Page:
Type 1 diabetes is a chronic condition in which the pancreas produces little or no insulin. Insulin is a hormone produced in the pancreas, which regulates the movement of sugar into cells. Low levels of insulin result in high blood sugar levels, causing excess glucose (sugar) to spill into urine. Type 1 diabetes is a genetic disorder that usually appears during childhood or adolescence, but can also develop during adulthood.
Type 2 diabetes is another chronic condition where the pancreas does not produce enough insulin and the cells respond poorly to insulin, consequently taking in less sugar. Type 2 diabetes develops most commonly in people over the age of 45, and is largely diet-related.
There is no cure for either Type 1 or Type 2 diabetes, but changes in your diet and exercise can help you manage this condition. Oral medication and/or insulin injections can also treat diabetes.
How can your diet and exercise affect diabetes?
Maintaining a healthy diet and exercising is a method of controlling blood sugar level, also known as “lifestyle medicine”. A healthy diet should be centered on fruits, vegetables, lean proteins and whole grains, or food high in nutrition and fibre, and low in fat and calories. Avoid eating foods with saturated fats, heavily-processed carbohydrates and sweets to reduce the amount of glucose present in the bloodstream.
When exercising, sugar is used in the production of energy for body movement, lowering our blood sugar level. Exercise also increases our body’s sensitivity to insulin. For patients with Type 2 diabetes, dedicate at least 30 minutes a day to exercise.
Unfortunately, for some patients with Type 2 diabetes, maintaining a healthy diet and exercising frequently is insufficient in lowering the blood sugar level. Oral medication and/or insulin injections may then be prescribed to the patient.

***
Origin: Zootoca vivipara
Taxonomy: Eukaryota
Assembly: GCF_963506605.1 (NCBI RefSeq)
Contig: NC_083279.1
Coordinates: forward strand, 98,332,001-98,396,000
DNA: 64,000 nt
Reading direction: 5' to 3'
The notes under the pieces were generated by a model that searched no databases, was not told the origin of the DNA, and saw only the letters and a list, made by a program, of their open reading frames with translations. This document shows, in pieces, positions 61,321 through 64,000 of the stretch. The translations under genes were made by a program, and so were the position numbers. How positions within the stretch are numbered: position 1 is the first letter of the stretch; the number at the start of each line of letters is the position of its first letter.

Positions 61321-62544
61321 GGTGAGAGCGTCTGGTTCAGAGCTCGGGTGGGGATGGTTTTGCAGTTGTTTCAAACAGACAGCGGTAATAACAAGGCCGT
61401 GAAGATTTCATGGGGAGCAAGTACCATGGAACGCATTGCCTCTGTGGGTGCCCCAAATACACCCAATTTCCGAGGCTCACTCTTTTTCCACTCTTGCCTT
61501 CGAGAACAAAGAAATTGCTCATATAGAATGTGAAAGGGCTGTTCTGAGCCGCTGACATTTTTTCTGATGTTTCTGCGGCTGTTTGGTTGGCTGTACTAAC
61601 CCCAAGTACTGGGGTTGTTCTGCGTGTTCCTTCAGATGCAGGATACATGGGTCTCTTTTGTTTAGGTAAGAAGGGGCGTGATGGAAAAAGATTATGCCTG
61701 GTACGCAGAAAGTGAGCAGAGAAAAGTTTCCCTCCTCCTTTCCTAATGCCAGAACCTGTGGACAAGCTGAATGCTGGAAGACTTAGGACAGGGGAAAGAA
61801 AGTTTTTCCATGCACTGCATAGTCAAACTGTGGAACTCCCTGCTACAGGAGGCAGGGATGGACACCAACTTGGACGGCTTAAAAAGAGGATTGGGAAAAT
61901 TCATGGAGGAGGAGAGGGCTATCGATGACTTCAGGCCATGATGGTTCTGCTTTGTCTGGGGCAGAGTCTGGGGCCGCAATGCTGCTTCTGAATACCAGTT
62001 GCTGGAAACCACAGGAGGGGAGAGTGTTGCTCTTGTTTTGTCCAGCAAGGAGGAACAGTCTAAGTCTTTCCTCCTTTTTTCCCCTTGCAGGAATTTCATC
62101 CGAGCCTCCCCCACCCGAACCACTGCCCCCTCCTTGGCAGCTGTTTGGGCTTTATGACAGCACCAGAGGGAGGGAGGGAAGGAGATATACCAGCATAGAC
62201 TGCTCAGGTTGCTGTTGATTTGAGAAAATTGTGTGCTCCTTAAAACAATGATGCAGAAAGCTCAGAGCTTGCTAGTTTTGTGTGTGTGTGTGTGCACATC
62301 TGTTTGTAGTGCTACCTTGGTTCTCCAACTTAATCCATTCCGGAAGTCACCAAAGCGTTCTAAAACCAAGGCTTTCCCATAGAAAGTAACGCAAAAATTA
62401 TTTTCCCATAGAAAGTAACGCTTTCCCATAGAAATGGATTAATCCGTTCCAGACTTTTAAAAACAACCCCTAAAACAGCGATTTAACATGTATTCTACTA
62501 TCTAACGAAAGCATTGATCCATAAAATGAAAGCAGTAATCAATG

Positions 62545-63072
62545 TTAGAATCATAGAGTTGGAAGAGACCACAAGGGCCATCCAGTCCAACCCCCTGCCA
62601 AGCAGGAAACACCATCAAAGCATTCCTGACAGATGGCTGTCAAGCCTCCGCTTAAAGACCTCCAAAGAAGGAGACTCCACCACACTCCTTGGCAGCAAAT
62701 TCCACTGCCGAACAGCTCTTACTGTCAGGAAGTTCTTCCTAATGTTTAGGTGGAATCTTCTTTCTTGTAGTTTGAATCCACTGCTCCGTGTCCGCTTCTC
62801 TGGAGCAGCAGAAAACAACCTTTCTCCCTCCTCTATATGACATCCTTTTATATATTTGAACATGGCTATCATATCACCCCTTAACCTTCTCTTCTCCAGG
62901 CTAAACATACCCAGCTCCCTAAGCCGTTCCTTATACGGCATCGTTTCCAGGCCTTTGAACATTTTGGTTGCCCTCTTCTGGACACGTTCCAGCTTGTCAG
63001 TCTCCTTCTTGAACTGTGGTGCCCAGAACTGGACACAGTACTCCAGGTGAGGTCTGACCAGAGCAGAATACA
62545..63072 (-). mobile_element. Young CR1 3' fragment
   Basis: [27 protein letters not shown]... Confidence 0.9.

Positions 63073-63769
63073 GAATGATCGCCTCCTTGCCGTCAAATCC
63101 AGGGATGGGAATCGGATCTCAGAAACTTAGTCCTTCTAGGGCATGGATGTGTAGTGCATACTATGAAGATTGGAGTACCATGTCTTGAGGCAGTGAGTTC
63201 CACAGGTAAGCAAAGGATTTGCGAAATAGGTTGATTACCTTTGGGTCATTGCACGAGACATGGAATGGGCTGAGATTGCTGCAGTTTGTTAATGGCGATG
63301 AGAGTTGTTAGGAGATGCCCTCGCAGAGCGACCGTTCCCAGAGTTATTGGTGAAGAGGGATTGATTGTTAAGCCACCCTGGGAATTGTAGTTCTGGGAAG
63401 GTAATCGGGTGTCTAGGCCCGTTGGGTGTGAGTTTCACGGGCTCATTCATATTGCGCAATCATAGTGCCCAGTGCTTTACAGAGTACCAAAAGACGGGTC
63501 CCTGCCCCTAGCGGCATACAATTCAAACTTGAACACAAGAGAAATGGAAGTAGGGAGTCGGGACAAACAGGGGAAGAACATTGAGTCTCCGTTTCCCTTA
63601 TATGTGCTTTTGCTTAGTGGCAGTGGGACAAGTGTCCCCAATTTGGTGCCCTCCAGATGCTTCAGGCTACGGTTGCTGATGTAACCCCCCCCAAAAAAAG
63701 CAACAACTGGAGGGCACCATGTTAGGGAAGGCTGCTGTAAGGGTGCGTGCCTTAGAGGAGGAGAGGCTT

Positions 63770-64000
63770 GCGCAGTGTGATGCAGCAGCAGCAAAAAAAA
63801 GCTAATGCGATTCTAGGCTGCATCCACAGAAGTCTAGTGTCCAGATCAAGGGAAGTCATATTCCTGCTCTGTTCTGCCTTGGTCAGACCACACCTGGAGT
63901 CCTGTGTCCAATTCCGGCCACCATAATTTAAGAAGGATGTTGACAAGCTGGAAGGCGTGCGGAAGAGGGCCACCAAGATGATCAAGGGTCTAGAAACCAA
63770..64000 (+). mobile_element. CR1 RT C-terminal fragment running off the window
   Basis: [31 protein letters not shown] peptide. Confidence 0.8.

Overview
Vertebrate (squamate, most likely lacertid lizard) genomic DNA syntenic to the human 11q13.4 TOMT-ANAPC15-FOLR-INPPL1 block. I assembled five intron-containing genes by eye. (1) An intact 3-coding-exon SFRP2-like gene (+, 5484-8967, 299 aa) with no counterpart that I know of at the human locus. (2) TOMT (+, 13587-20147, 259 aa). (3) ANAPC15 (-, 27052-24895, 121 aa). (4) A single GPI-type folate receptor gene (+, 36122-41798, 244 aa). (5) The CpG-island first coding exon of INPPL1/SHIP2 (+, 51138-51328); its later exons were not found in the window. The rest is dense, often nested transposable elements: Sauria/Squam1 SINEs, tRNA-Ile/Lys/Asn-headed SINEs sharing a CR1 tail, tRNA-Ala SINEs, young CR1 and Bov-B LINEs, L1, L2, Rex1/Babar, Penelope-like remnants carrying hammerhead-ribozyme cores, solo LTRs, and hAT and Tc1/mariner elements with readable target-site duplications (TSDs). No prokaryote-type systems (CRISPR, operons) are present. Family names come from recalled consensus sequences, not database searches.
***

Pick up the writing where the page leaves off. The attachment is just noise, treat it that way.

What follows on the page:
What are the types of anti-diabetic drugs available?
Oral diabetes medication helps to control patients’ blood sugar levels. It is also effective for patients with Type 2 diabetes, as their bodies still produce some insulin. There are 9 main classes of oral antidiabetic agents – Sulfonylureas, Meglitinide, Dipeptidyl Peptidase IV (DPP-4) Inhibitor, Dopamine Agonist, Biguanide, Thiazolidinedione, Alpha-glucosidase Inhibitor, Sodium-glucose Cotransporter-2 (SGLT2) Inhibitor and Bile Acid Sequestrant (BAS). The medication may be prescribed alone, or taken together with other drugs to increase its effectiveness.
How do they work?
What are some of their side effects?
Did you know that insulin injections can treat diabetes too?
Insulin injections can help manage both types of diabetes, acting as a replacement for, or a supplement to, your body’s natural insulin. There are multiple types of insulin injections available, but they all serve the same purpose – to keep a person’s blood sugar levels within normal range. Insulin injections differ based on how fast they work and how long they last.
What are the types of Insulin available?
How is insulin injected?
Insulin is most commonly administered through a syringe, insulin pen, insulin pump or insulin inhaler. The type of insulin injection you use will be based on your personal preference and health needs.
Insulin is injected under the skin of many parts of the body, such as your:
- Upper arms
How can insulin be stored?
Insulin can be stored in the refrigerator (not the freezer), but must be removed and allowed to reach room temperature before injection. It can also be stored at room temperature, away from direct heat or sunlight.
Do note that opened vials of insulin, regardless of its storage location, must be used and discarded within 28 days.
What are some side effects of insulin injections?
Receiving insulin may lead to some side effects, such as:
- Initial weight gain as your body cells start to take in glucose
- Low blood sugar levels
- Rashes, bumps or swelling at the injection site – your doctor will explain the importance of changing injection sites to prevent such bumps from forming
- Anxiety or depression
- A cough when taking inhaled insulin
Additionally, it is completely safe for pregnant women to receive insulin injections; injections can be administered on the upper arms or thighs.
For more information or if you require a medical consultation, please contact My Healthcare Collective here.